Illustration by Matt Daley/Torontoist.
Happy Monday, folks! Today in the news: Smitherman’s slick chicken is revealed, our non-Woodstock’s a bust, and a new law keeps intoxicated youngsters off the roads.
George Smitherman is taking the gloves off and bringing out the…chicken suit? A large, seemingly disco-era chicken with chilly ankles appeared in various locations around the GTA last week carrying a sign reading “Rob Ford—No Plan—Afraid of Debate.” It turned out to be a Smitherman volunteer, and this isn’t the first time the mayoral candidate has resorted to costumed taunts: back in 1999, he used a chicken to call out his opposition in the race for the Toronto Centre-Rosedale riding, which he eventually won. Bill Clinton also used a chicken-suited volunteer to taunt George Bush (the elder) back in 1992 for avoiding debate, and the ploy eventually earned him the nickname Slick Willy. Smitherman explains his use of the tactic by saying, “Sometimes you need a visualization to really make your point…I think [Ford's] a chicken. He’s gone from Mr. Super-Tough-Football-Coach to the boy in the bubble.” Slick Smitherman? Ford spokesperson Adrienne Batra doesn’t think so: “Rob’s been called worse things by better people.” Zing.
It seems that our very own muddy festival of love is not to be, at least not as it was promised. Heralded by promoters as Toronto’s Woodstock, the Imagine concert was first announced back in February, and promised to be the biggest music festival in the history of the city, with 350,000 originally expected to attend each day. That number has now dwindled to forty thousand, the biggest name so far is Chubby Checker, and it’s now set for Labour Day weekend. SARSstock it is not.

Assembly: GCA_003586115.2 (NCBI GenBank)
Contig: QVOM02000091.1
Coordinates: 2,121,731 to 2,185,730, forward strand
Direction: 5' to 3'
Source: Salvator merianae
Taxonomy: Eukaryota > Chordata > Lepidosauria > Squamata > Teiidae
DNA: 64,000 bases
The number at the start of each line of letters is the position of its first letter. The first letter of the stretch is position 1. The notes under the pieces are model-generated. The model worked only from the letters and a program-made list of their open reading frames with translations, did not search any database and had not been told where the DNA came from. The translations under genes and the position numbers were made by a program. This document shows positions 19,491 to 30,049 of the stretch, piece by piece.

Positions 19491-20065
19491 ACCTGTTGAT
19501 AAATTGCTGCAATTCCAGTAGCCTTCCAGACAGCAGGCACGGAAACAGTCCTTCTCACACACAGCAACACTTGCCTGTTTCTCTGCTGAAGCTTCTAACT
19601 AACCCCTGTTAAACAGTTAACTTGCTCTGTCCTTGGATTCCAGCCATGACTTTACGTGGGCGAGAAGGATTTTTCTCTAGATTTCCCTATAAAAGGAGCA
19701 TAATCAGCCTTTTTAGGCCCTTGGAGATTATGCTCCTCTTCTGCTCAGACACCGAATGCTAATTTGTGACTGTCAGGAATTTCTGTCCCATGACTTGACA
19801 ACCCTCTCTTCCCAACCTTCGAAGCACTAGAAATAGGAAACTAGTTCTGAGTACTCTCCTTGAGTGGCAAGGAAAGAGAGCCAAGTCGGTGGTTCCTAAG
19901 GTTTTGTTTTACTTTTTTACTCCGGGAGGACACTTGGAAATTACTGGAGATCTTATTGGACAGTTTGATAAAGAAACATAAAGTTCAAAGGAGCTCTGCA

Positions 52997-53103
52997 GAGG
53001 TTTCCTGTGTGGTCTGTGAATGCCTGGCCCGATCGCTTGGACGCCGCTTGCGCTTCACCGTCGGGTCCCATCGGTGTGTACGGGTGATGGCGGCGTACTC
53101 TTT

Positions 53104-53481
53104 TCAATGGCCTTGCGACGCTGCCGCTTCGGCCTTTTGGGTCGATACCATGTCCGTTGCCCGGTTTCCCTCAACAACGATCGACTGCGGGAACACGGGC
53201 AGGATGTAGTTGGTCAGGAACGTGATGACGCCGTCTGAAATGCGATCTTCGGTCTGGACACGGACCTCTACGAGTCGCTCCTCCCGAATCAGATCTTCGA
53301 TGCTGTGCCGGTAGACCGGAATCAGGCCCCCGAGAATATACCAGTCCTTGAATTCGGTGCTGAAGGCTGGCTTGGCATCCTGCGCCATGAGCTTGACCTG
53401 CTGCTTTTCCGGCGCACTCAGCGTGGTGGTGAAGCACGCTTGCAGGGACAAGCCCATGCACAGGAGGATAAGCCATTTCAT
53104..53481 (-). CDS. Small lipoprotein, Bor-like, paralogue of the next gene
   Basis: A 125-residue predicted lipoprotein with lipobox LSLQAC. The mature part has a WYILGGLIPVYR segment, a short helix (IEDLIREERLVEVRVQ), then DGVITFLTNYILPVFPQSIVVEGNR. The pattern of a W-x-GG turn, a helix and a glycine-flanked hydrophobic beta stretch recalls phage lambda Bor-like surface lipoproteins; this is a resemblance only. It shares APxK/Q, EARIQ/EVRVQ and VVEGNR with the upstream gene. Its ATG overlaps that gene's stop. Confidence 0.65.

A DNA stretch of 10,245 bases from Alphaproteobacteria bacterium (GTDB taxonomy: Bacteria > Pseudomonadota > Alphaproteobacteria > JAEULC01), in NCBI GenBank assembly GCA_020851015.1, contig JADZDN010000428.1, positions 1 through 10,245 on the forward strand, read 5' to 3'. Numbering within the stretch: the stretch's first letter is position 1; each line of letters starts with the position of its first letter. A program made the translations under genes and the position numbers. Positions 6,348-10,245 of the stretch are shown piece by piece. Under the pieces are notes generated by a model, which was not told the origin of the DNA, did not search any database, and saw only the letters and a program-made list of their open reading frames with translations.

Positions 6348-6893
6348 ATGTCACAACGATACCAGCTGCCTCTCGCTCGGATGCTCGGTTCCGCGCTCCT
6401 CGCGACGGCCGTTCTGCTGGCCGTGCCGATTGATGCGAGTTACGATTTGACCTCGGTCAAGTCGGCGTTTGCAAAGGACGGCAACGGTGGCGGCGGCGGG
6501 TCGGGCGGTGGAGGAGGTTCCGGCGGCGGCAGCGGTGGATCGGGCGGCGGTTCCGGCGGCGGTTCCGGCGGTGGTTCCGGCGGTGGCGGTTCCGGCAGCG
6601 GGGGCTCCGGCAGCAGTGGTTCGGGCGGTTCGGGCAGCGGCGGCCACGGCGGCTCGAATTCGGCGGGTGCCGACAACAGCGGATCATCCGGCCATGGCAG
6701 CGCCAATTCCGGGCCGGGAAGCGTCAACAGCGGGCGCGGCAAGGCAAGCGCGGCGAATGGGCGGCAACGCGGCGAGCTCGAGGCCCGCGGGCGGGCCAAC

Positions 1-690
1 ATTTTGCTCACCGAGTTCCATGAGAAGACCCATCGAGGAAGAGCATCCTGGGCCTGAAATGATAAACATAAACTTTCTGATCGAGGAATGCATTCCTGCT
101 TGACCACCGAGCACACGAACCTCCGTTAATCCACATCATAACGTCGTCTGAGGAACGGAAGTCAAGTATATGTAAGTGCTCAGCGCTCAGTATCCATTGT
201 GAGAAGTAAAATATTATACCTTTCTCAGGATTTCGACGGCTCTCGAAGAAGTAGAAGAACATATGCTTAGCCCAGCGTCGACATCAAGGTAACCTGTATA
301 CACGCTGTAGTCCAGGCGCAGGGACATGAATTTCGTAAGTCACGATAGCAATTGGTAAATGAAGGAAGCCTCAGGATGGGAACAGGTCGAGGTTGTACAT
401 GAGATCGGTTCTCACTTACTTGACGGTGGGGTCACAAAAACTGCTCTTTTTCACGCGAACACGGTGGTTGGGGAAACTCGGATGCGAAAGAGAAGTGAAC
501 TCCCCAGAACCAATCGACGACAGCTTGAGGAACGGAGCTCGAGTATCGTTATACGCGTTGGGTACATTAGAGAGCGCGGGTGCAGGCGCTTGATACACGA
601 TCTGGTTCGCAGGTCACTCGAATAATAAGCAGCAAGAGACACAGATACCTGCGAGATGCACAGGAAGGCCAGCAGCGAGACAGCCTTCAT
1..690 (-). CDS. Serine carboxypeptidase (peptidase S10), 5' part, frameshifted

Caribana went down, went off, and went wild this weekend across Toronto, and particularly on Sunday, as the festival’s annual parade once again proved true that age old adage: sequins and feathers go with absolutely everything. It’s frickin’ weird.
Ontario police got trigger happy—and we mean that entirely metaphorically—with a new zero alcohol tolerance law instated this weekend, prohibiting anyone twenty-one and under from having any alcohol before getting behind the wheel, regardless of driving class. Within ten minutes of the law taking effect on Sunday at 12:01 a.m., one young man in the Entertainment District had already been charged, fined $110, and had his license revoked for twenty-four hours.
In what can only be described as a pasty smorgasbord of angst, bloodlust, and infinite consumer tie-ins, the Twilight convention descended on Toronto’s Westin Convention Centre. For the low, low price of $299, fans were treated to actor Q&As, photos, autographs, and tickets to a costumed vampire ball. Jacob wasn’t there (sigh), but a shirtless stand-in did the trick for the more than five hundred girls and women in attendance.